Screenwriters: Stephen Poliakoff
Starring: Romola Garai (interview), Bill Nighy, Julie Christie, David Tennant, Juno Temple, Eddie Redmayne, Asier Newman, Christopher Lee, Charlie Cox, Hugh Bonneville, Jenny Agutter, Jeremy Northam
Running Time: 129 mins
Stephen Poliakoff's lavishly-mounted BBC TV dramas have turned him into something of a national treasure, so it's perhaps easy to forget that he made his name as a moviemaker with considerable talent. Glorious 39, his first cinema release since 1997's Food Of Love, has many of the Poliakoff hallmarks - the starry ensemble cast, the classy production values, the themes of family turmoil. What a shame then that his comeback doesn't cut the mustard. Trapped in a perilous zone between TV and cinema, this wartime conspiracy thriller ploughs through an improbable plot with all the urgency of a snail going through wet concrete.
The story concerns the Keyes family, a stiff-upper-lip clan in the British aristocracy headed by Bill Nighy's politician Alexander. It's the summer of 1939 and Britain is soon to declare war on Adolf Hitler's Germany. At a Keyes birthday party, young politician Hector (played with enthusiasm by Doctor Who's David Tennant) laments the Conservative government's appeasement policy. He believes the only way to stop the spread of Nazism is with military force. Soon, he's found dead. Anne Keyes (Garai), the adopted daughter of the family and an aspiring actress, uncovers an LP with a recording of Hector furiously screaming at someone. The vinyl changes hands, first to Anne's confidant Gilbert (Bonneville), then her lover Lawrence (Cox). When both bite the dust, Anne gets drawn into a conspiracy that could have huge global repercussions.
For all Poliakoff's grace and elegance in direction, his morality play commits the cardinal sin for a thriller by not being very exciting. It feels strangely out of its time, like a lost vintage from the '40s that just happens to have been discovered now. Glorious's underlying ideas - rooted in historical fact - are promising but never quite intertwine with the extrapolated murder-mystery elements. It also doesn't help that the dialogue is over-written and expository, with characters hammering home the same points to make the themes clear. By the time the historical context has been set up, all momentum has ground to a halt and the abrupt switch from period family drama to suspense thriller can't get it started again. There's also needless wraparound framing scenes that connect the story to the present, bringing to mind Joe Wright's superior Atonement.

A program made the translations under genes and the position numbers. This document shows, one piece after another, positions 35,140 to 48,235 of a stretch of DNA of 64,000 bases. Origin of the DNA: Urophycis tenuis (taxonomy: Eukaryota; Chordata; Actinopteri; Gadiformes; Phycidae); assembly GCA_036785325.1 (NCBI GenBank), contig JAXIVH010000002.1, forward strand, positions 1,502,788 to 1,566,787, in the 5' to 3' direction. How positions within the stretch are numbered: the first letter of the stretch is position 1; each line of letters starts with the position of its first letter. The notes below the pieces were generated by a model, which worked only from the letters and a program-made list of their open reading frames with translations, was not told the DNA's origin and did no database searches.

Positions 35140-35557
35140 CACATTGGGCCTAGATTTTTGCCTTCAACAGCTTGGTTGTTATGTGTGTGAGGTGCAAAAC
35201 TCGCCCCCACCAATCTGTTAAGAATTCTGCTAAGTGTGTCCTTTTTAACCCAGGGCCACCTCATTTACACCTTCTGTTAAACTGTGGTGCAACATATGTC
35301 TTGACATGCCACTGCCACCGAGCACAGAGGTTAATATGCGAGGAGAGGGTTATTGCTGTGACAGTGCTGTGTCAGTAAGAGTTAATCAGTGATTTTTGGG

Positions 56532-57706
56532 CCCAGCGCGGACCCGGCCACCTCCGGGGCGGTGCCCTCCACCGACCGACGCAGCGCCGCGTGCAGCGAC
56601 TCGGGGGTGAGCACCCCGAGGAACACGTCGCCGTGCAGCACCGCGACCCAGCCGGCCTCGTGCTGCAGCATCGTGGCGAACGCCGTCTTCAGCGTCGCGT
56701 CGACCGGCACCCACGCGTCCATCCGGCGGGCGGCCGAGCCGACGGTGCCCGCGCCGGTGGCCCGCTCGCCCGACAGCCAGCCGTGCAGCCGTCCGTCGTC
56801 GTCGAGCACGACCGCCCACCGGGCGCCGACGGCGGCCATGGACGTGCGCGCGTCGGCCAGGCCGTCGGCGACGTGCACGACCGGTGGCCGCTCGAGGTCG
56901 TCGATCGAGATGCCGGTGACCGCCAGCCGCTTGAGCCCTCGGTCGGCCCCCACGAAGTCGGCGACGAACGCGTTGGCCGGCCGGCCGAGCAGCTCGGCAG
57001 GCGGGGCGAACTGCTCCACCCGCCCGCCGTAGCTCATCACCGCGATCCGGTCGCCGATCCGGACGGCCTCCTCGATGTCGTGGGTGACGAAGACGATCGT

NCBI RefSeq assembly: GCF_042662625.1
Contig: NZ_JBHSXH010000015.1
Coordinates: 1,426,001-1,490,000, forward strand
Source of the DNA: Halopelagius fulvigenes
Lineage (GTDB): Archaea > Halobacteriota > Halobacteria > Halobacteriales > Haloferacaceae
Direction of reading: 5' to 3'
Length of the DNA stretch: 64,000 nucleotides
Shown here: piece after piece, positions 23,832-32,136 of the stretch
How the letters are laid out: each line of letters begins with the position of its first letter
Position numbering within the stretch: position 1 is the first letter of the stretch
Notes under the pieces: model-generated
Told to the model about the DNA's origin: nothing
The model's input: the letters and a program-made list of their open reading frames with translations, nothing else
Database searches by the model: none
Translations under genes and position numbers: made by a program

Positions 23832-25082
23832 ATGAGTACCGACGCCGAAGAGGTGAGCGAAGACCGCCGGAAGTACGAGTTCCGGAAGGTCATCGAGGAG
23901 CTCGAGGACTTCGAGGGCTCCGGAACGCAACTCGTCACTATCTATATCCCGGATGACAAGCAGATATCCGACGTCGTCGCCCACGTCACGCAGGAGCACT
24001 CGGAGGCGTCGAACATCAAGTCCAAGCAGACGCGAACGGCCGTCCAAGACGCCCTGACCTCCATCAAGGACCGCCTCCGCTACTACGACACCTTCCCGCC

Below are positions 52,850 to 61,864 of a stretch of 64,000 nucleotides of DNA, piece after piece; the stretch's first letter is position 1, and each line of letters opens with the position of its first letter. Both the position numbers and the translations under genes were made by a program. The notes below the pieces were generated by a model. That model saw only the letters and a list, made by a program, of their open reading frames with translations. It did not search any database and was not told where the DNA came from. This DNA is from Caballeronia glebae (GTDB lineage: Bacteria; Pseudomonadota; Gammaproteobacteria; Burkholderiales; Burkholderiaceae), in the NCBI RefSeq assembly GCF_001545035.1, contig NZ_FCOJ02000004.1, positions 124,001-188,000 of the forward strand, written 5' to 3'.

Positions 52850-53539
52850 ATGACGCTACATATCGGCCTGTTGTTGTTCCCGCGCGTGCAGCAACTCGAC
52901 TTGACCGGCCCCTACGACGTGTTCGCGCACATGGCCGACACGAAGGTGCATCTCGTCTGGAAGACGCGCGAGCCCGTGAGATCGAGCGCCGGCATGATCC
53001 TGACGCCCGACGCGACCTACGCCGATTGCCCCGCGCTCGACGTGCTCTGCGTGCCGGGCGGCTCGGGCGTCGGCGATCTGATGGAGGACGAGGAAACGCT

Glorious 39 isn't fast-moving or gripping enough to attract a wide audience, but it'll likely find a place in the GCSE history classroom as teachers weigh up the pros and cons of appeasement and how some members of the ruling classes were desperate to avoid war in an act of self-preservation. Despite its languidness and dated feel there's a turn of note from lead Garai. The film rests on her shoulders and - though she doesn't quite have the fieriness of a young Kate Winslet, the actress Poliakoff has compared her to - there's a resoluteness and determination in her performance that'll lead to more film work.
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